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Watch: Public urged to ‘respect the sea’ after pair are rescued in Portrush following capsized kayak incident

By Niamh Campbell

A father and son were dramatically rescued while kayaking in Portrush on Sunday afternoon.

The duo’s kayak capsized, tipping them out, and they were drawn further away from land by the current. 

They were helped back to shore by a skilled surfer who did not want to be named.

Dave Hamill, who used to deliver coasteering sessions and previously helped with lifeguarding rescue for yacht club events on the north coast, said he had also followed the pair as he realised they were relatively amateur and predicted they could be in danger.

He then helped the dad lift the kayak out of the water at a safe spot and stressed that the pair were “very humbled” by the experience and shouldn’t be looked upon negatively, as it’s a simple mistake to make. 

Mr Hamill added that he hopes more people will educate themselves on water safety in the future as a result of the incident.

“I saw these two looking inexperienced, paddling around the headland toward the impact zone of breaking waves, and followed them, recognising there may be an incident,” he said.

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He said this “is not the first time people have gotten into difficulty from lack of water safety awareness”.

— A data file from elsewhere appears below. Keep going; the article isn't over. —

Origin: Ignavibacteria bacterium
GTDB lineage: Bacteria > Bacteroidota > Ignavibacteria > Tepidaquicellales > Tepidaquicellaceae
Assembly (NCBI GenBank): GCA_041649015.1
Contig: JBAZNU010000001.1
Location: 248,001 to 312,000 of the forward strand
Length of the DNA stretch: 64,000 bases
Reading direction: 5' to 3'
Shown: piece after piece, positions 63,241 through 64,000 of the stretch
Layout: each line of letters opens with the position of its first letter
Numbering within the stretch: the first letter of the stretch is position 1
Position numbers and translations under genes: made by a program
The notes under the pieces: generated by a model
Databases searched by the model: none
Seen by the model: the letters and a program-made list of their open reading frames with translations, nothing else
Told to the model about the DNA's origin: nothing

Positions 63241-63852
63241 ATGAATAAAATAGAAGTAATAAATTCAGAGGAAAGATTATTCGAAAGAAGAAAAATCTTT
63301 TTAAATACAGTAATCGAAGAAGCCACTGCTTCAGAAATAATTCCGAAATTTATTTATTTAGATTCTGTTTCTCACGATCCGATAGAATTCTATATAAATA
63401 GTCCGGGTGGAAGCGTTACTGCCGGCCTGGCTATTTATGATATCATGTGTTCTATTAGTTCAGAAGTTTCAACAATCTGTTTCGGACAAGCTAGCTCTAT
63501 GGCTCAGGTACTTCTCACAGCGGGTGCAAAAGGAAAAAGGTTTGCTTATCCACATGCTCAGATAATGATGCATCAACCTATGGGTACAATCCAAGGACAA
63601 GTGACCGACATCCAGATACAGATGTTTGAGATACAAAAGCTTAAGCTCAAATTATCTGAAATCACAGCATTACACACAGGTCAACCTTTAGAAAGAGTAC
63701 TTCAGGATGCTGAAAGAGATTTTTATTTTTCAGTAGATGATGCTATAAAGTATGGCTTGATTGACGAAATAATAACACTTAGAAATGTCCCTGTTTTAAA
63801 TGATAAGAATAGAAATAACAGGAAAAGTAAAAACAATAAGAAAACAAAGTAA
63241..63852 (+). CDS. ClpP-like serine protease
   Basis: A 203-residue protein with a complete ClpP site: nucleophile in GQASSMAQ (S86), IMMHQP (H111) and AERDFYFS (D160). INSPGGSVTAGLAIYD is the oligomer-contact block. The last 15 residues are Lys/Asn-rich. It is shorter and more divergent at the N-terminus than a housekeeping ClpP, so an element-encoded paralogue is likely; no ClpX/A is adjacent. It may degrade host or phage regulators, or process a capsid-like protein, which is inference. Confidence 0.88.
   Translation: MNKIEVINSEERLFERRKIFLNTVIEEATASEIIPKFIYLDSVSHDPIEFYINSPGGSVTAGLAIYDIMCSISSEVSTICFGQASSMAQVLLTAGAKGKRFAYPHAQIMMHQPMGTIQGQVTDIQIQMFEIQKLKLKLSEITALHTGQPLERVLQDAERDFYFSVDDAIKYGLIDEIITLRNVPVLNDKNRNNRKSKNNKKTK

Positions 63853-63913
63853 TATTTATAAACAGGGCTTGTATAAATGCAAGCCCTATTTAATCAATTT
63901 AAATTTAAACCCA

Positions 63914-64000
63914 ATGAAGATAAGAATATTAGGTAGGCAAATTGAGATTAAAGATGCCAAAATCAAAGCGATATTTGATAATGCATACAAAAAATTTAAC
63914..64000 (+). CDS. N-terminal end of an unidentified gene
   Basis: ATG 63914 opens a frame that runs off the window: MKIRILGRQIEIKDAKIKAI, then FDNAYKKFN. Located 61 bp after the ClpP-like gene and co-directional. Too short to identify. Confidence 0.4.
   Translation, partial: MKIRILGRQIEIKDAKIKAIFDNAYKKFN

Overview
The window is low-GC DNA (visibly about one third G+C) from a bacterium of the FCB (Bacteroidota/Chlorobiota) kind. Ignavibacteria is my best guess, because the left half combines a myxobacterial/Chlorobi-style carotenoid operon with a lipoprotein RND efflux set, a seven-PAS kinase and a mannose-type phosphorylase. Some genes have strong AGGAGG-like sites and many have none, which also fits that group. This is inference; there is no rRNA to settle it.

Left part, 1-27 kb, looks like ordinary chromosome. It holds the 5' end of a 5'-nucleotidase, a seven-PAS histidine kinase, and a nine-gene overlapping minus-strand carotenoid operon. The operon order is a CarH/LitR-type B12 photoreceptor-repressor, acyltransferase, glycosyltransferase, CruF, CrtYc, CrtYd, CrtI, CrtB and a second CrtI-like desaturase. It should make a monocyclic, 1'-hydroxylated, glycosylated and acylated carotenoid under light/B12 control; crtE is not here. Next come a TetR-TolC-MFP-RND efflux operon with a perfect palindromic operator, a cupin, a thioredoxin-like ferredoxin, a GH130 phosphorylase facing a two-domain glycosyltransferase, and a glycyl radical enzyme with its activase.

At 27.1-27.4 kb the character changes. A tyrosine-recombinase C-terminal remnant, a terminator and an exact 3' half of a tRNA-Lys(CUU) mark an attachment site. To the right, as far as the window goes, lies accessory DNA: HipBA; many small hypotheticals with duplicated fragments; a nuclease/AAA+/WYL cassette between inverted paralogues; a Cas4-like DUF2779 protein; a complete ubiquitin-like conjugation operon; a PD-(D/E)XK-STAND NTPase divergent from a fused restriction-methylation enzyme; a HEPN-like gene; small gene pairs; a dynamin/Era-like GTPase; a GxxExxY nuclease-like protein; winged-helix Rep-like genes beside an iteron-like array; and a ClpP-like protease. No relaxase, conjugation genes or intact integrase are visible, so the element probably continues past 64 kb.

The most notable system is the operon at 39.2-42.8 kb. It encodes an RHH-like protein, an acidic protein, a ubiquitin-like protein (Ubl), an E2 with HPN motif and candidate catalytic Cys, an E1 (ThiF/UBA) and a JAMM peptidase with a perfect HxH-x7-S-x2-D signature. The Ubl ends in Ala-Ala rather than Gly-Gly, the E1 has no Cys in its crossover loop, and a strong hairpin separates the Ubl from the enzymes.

“Last year, two inexperienced surfers got caught in the same rip and I had to task the inshore lifeboat for them,” he added.

"I've always been involved with water sports, and I’ve seen some horrendously silly stuff from inexperienced folk.

“There’s also been a boom in people getting into surfing and other water sports during Covid.

"It’s a scary world and it’s the sort of story that needs more attention for sure.

"Surf was pumping [on Sunday] – real enjoyable –  but two other surfers got caught in the same rip [current] later in the afternoon when I was out back, they had to be told to paddle sideways.”

A rip current is a narrow body of water moving out to sea. These currents often pose a risk to swimmers or those engaging in water sports as they can sweep people out to sea quickly without warning.

Mr Hamill explained that Sunday’s kayakers “tired themselves out from paddling against a rip”, and he assumed their plan was to get to the beach for a rest, but noted “it’s mostly rocky shore between where they launched and where they capsized”.

Posting photographs and videos of the situation on Facebook, he wrote: “This could've ended very differently today, those big plastic kayaks are only really suitable for flat water, not wave surfing, and way too solid to want to get a head impact from one flipping over.

“Thankfully the father and kid got back to shore safely with some help (the dad assures me he's going to check out a water safety course with Freedive NI.”

He added for the public to “respect the ocean!”

Based in Portrush, Freedive NI provides four-week online water safety courses, surf survival tutorials, tours and introductions to diving, all taught by professional instructors. 

Last summer, the RNLI also warned of potential swimming dangers after six people died entering water on the island of Ireland within the same week, including a teenager in Co Down and an adult in Fermanagh.

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